International Psychogeriatrics

Research Article

Bright light therapy for agitation in dementia: a randomized controlled trial

Alistair Burnsa1a2 c1, Harry Allena2, Barbara Tomensona3, Debbie Duignana2 and Jane Byrnea1

a1 Old Age Psychiatry, University of Manchester, Manchester, U.K.

a2 Manchester Mental Health and Social Care Trust, Manchester, U.K.

a3 Psychiatry Research Group, School of Community Based Medicine, University of Manchester University of Manchester, Manchester, U.K.


Background: Agitation is common in people with dementia, is distressing to patients and stressful to their carers. Drugs used to treat the condition have the potential to cause particularly severe side effects in older people with dementia and have been associated with an increased death rate. Alternatives to drug treatment for agitation should be sought. The study aimed to assess the effects of bright light therapy on agitation and sleep in people with dementia.

Methods: A single center randomized controlled trial of bright light therapy versus standard light was carried out. The study was completed prior to the mandatory registration of randomized controls on the clinical trials registry database and, owing to delays in writing up, retrospective registration was not completed.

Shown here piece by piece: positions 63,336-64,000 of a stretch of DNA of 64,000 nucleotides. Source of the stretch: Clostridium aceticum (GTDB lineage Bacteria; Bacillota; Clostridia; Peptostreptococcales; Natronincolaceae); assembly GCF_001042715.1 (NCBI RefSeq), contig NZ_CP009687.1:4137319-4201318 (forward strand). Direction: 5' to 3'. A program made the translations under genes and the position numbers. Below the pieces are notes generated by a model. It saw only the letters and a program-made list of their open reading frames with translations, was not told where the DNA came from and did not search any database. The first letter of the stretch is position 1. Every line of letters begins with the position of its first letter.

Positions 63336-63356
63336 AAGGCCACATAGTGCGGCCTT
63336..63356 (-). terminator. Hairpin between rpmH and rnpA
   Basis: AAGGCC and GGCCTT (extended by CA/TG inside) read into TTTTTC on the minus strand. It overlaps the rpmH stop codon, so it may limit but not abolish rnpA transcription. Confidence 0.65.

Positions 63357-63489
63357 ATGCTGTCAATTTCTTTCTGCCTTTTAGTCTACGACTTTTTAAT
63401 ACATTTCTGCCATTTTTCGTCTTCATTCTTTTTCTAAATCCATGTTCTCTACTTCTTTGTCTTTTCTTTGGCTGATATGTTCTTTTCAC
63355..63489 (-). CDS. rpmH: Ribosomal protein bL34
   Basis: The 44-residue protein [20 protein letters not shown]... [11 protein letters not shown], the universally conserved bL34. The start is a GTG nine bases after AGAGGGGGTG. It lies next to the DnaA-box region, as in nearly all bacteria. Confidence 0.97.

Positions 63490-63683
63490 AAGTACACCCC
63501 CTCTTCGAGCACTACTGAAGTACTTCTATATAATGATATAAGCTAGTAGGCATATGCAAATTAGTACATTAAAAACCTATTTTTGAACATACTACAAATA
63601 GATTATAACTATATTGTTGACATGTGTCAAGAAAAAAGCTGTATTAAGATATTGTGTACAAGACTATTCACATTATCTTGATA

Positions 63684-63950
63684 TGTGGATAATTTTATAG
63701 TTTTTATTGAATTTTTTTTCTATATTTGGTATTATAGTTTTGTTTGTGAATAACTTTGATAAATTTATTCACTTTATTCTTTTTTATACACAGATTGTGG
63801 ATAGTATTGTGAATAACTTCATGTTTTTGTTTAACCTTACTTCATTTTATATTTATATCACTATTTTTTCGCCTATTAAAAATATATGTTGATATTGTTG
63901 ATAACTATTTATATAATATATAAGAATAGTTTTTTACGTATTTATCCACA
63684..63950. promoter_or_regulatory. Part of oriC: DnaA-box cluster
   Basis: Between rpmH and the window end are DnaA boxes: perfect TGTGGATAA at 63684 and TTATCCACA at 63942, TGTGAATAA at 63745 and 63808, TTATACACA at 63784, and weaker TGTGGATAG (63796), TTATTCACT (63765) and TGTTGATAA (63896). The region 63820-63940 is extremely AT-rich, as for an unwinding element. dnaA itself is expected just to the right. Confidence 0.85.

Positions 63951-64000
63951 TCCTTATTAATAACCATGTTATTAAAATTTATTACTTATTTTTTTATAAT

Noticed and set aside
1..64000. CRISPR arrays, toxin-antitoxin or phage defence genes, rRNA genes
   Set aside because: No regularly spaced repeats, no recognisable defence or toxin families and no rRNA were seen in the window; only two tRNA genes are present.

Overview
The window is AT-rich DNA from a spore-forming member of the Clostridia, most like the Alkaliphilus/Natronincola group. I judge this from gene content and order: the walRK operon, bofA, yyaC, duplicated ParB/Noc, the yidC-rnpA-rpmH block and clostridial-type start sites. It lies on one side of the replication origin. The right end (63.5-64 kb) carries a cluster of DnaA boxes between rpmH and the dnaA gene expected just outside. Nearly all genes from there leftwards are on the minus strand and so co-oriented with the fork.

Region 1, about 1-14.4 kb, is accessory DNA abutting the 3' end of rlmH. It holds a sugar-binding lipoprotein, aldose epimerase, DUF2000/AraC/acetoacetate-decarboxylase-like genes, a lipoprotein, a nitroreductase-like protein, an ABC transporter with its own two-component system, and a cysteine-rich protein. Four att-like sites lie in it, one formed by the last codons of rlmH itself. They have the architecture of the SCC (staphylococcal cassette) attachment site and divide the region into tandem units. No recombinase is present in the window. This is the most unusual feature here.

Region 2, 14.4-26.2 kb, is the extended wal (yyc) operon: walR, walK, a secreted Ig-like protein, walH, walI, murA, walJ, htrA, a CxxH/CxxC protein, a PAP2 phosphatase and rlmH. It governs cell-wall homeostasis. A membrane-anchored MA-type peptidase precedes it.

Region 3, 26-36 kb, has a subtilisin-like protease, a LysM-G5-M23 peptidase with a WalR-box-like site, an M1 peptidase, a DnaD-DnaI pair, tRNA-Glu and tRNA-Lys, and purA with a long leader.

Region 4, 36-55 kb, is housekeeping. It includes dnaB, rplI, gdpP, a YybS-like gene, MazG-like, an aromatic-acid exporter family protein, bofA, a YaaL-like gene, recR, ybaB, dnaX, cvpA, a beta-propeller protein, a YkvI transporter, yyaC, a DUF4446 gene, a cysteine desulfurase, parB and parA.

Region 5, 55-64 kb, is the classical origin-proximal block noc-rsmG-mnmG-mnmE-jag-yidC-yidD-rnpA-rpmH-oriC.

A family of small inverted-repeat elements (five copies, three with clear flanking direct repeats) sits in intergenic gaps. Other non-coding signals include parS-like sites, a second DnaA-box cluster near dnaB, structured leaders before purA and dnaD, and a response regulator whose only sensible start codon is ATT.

Results: There was limited evidence of reduction in agitation in people on active treatment, sleep was improved and a suggestion of greater efficacy in the winter months.

Conclusions: Bright light therapy is a potential alternative to drug treatment in people with dementia who are agitated.

(Received October 27 2008)

(Revised December 01 2008)

(Revised January 19 2009)

(Accepted January 20 2009)

(Online publication March 27 2009)


c1 Correspondence should be addressed to: Alistair Burns, Professor of Old Age Psychiatry, University of Manchester, 3rd Floor, University Place, Oxford Road, Manchester M13 9PL, U.K. Phone: +44 (0)161 306 7941; Fax: +44 (0)161 306 7945. Email: